05.10.2017 - NATO increased military presence in Europe: road to nowhere (by Ambassador Yakovenko for RT)

As part of the implementation of the conclusions of the NATO Summit in Warsaw, four multinational battlegroups have been deployed in Poland, Estonia, Lithuania and Latvia with the total number of troops exceeding 4500. The idea of creating similar rotating units in Bulgaria and Romania in 2018 is being widely discussed by NATO members. If put together, these battlegroups amount to a motorized infantry brigade with heavy weapons.

30.09.2017 - Russia’s initiative on protecting SMM OSCE in South-East of Ukraine (by Ambassador Yakovenko for RT)

On 5th September, at the 9th BRICS Summit in Xiamen President of the Russian Federation Vladimir Putin has announced an initiative to establish the United Nations Mission on Support in Protecting the Special Monitoring Mission (SMM) OSCE in the South-East of Ukraine.

25.09.2017 - Eurasian Economic Union today (by Ambassador Yakovenko for RT)

Though hardly noticeable in the Western media, the Eurasian economic cooperation is booming, with the Eurasian Economic Union (EAEU) becoming an increasingly effective integration project. The unique format of enhanced economic coordination along with the EAEU member states’ retained political sovereignty and cultural identity is proving itself.

25.09.2017 - On Russia's assistance to Central Asia (by Ambassador Yakovenko for RT)

Russia attaches great importance to the issue of sustainable development as it is underlined by the UN. Among our priorities in this area is the development of Central Asia. We contribute to the development of this region on a regular basis, regardless of the global economic crisis and its negative effect on Russia’s economy. In today’s world, international aid is often politically motivated and aimed at exerting one’s influence. Russia has a different approach.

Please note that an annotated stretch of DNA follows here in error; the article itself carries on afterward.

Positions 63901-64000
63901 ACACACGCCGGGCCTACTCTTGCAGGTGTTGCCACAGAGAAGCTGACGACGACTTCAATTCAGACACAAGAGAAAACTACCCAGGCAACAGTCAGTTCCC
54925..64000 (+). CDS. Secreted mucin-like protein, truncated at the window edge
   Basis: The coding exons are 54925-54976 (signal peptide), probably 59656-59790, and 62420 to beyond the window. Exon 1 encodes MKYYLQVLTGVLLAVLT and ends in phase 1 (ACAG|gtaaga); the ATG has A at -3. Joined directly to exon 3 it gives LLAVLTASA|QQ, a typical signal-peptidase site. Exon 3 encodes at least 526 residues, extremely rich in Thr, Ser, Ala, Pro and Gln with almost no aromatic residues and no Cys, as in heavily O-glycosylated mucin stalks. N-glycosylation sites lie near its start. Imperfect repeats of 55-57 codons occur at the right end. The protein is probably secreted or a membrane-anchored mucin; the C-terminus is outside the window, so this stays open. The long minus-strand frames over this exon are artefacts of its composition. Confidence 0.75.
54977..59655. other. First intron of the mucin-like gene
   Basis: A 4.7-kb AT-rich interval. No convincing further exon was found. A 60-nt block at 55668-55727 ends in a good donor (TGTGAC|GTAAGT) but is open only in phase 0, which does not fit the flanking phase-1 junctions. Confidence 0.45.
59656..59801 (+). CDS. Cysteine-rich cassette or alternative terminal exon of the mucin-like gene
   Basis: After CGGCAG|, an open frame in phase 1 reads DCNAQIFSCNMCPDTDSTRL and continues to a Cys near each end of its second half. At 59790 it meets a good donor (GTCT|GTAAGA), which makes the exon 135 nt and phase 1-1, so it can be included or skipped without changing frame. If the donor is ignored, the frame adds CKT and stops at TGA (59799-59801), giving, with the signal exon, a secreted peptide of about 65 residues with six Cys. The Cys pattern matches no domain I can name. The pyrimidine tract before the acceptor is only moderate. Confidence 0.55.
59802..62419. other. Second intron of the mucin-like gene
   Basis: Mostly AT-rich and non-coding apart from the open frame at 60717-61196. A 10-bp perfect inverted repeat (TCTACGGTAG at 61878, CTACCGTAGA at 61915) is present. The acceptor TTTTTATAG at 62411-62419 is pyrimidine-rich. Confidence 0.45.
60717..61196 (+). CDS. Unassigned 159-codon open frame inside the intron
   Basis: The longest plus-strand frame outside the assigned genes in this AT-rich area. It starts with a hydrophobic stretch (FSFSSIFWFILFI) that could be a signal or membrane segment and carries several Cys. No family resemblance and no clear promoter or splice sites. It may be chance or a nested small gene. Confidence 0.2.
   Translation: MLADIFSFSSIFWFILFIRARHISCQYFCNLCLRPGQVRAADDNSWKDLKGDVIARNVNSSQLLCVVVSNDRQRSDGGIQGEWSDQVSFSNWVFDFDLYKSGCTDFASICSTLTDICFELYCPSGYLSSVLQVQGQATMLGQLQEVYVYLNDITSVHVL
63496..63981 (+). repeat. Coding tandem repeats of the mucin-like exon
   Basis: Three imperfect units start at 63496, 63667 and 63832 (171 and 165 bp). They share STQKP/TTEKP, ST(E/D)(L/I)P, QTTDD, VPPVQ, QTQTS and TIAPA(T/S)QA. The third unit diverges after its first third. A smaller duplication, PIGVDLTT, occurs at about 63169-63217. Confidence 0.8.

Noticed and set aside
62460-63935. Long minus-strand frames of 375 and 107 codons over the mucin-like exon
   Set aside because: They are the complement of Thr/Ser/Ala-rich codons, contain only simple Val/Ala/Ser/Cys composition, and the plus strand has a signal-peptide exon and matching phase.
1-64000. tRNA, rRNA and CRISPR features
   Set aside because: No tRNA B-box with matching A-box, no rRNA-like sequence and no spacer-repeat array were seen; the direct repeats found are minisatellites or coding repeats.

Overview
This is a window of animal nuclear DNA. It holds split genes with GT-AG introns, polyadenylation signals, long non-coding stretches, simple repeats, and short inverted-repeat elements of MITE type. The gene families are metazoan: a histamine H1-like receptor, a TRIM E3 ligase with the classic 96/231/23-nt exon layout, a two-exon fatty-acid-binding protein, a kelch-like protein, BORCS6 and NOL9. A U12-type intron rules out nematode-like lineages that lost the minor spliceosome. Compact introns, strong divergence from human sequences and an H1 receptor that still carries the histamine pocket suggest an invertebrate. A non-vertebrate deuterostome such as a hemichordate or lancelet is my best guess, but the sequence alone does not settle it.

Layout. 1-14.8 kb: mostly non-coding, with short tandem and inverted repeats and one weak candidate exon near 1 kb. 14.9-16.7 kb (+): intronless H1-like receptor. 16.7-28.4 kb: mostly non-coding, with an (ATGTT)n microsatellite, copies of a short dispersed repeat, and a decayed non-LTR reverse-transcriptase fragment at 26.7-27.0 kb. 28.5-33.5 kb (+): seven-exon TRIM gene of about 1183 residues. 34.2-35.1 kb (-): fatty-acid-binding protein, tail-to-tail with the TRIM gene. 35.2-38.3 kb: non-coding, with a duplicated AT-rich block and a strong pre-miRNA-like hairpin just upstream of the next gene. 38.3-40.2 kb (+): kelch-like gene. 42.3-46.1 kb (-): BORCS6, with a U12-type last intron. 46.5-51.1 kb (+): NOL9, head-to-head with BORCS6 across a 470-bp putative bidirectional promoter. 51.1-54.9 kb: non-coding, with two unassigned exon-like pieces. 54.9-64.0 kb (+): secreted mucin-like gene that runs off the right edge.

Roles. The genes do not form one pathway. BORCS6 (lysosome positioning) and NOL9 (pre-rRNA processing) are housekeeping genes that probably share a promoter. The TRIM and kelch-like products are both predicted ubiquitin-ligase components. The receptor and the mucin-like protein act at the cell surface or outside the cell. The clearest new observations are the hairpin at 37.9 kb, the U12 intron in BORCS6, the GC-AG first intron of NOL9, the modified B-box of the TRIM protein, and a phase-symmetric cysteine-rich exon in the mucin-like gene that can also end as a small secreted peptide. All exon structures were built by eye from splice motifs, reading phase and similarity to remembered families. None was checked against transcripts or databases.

25.09.2017 - IX BRICS Summit – turning into a global organisation (by Ambassador Yakovenko for RT)

The 9th BRICS summit in Xiamen, China, has emphasized the proximity of positions of the member states on the current global problems. It demonstrated that over the last 10 years BRICS has grown into a full-fledged international mechanism for global cooperation.

08.09.2017 - SCO sets standards for countering extremism (by Ambassador Yakovenko for RT)

In June 2017, the leaders of the Shanghai Cooperation Organisation (SCO) signed the SCO Convention on Countering Extremism, which will help strengthen the international legal framework to address new challenges and threats as well as increase the effectiveness of cooperation between relevant authorities of the member states and to improve legislation in this area.